Unless you have forfeited all statutory good time, you will be released via Mandatory Release. The Mandatory Release date is computed by the institution officials according to how much statutory good time you are entitled to and how much "extra" good time you earn. The law states that a mandatory releasee "shall upon release be treated as if released on parole and shall be subject to all provisions of the law relating to the parole of United States prisoners until the expiration of the maximum term or terms for which he was sentenced, less 180 days." This means you should have a release plan as if you were going out on parole. You will be supervised by a United States Probation Officer as if you were a parolee until 180 days before the expiration date of your sentence provided you do not violate the conditions of release, in which case the Commission retains jurisdiction to the original full term date of your sentence.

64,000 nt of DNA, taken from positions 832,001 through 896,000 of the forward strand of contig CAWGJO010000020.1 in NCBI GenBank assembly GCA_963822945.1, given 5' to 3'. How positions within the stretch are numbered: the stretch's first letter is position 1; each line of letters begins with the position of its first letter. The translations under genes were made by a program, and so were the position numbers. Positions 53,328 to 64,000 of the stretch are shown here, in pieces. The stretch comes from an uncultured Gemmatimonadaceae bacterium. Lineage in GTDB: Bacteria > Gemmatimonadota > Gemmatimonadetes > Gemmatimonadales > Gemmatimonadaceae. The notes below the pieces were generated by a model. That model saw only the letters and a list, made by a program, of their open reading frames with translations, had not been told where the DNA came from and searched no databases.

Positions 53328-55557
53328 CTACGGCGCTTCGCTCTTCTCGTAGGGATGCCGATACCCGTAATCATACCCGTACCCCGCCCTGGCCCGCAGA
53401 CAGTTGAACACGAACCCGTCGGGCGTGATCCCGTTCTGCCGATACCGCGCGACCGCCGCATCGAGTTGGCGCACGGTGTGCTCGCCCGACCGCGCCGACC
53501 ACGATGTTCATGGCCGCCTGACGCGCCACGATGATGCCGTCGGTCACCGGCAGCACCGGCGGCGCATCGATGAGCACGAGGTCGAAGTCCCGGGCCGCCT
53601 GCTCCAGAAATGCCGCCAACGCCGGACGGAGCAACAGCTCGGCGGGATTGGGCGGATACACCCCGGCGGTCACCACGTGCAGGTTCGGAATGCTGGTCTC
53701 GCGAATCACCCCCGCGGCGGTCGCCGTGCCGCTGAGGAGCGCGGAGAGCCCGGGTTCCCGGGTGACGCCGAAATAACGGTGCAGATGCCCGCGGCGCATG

If you are not paroled and have less than 180 days left on your sentence when you are released, you will be released without supervision.
If you are serving a special parole term your supervision will terminate at the full term date. The 180 day date does not apply.
If your parole plan is complete and has been approved by the Parole Commission following an investigation by the United States Probation Officer, you will be released on the date set by the Commission (assuming, of course, that your parole is not retarded or rescinded for misconduct or for some other reason). If your plan is not approved, your release may be delayed regardless of the effective date which the Commission set when it granted your parole.